A Tale of the Rejection of Rejection

And Jesus said to the Pharisees and to the teachers of the law, "I would rather go to hell with the prostitutes and tax collectors than go to heaven with a God who'd reject them." So they gave him his wish. They had him arrested, tortured, and publicly executed by the Roman authorities. They hung him on a cross as a public display, to show what happens when you cross the religious and political authorities, when you reject the systems of rejection and embrace the wrong kinds of people. But their plan backfired.

They soon realized that the one they hung on that cross was the son of God, the only authority to which humankind must answer. They saw that their rejection of certain people, according to their religious and political expectations, put them at odds with the God they thought might serve them, the God they had been so sure had stood on their side. And when the crucified Jesus stepped out, with air in his lungs, from the grave they thought would hold him--when he rose from the hell into which they sent him--they discovered that there was no God in their heaven.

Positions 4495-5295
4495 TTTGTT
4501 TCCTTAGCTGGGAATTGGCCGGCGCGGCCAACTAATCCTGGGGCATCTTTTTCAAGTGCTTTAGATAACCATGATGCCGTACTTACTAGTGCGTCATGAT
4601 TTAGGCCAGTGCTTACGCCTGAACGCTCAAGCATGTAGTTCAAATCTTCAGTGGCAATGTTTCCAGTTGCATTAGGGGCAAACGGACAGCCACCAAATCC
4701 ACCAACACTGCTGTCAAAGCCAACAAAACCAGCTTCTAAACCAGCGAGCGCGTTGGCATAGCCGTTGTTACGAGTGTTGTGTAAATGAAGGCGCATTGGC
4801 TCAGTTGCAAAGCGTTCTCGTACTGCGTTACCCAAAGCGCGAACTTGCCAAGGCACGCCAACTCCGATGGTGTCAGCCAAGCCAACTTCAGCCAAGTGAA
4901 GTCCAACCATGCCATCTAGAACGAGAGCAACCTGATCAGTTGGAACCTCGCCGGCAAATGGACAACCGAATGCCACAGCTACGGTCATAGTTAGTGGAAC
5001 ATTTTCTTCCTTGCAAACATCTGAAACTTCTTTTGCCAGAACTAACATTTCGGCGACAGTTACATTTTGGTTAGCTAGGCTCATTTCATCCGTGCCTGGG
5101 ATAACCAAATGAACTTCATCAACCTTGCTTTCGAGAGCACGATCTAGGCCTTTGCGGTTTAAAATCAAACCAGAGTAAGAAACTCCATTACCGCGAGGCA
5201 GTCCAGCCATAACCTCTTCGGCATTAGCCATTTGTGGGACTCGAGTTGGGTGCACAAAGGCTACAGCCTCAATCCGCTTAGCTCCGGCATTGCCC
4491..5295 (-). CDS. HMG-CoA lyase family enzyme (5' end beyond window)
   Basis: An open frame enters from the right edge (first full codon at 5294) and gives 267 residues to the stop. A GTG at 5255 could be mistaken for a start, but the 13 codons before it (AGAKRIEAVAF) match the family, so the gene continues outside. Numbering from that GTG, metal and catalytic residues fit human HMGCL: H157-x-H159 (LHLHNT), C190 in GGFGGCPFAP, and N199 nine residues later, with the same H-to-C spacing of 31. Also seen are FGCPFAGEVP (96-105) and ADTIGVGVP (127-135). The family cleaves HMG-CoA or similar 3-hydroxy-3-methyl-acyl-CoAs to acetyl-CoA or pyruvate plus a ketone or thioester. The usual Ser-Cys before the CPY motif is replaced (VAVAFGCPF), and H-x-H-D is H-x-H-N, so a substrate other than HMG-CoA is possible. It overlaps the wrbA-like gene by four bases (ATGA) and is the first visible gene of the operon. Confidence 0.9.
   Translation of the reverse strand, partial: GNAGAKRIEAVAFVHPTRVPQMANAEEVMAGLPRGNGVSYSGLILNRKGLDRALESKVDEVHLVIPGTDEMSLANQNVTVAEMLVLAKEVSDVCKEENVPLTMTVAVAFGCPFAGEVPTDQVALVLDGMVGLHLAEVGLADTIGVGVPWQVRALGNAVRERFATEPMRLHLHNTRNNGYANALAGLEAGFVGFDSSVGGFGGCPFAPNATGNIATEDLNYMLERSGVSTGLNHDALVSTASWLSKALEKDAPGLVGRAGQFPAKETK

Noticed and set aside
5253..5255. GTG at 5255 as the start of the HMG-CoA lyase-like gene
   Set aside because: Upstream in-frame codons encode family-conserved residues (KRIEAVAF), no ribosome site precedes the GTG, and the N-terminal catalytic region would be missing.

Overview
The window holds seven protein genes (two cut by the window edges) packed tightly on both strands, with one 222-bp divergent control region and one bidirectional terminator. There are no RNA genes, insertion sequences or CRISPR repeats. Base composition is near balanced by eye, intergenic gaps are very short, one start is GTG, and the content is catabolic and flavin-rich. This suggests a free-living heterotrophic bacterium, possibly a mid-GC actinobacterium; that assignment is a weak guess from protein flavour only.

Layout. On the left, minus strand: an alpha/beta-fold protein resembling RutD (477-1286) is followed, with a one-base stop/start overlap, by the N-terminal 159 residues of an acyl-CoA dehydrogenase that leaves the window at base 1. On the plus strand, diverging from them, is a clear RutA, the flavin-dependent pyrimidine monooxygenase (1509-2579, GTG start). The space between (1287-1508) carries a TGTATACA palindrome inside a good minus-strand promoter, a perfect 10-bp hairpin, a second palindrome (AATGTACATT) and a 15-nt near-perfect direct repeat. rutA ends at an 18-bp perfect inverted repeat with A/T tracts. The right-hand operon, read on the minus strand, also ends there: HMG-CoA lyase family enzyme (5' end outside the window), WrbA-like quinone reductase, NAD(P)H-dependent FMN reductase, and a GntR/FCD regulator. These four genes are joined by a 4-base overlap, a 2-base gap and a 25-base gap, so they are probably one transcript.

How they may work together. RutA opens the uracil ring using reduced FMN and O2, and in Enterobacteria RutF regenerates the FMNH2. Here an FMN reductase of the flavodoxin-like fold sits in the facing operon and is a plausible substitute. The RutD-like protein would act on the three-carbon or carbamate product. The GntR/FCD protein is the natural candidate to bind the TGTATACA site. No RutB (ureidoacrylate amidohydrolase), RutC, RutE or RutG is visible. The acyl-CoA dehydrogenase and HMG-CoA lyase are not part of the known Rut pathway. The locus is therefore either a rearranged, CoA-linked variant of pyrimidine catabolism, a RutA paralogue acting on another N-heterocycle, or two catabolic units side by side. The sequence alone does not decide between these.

They'd crucified their God with thieves and terrorists. They crucified their God in rejection of sinners. What was actually on display, in that body on a cross, was the end of the little world they'd fought so hard to create and the inauguration of a new world--a world without borders, without rejection, where first are last and last are first, where there is no male or female, Jew or Gentile, for we are all one in the crucified Christ. If they'd known what they were doing, they may not have done it. For the death and resurrection of the man from Nazareth was the annunciation of hope in the deepest and darkest hell. It was good news to the poor, liberation to captives, sight to the blind, and freedom to the oppressed.

When the Pharisees and the teachers of the law saw what they had done, they trembled... when the prostitutes and tax collectors saw what had happened, they rejoiced.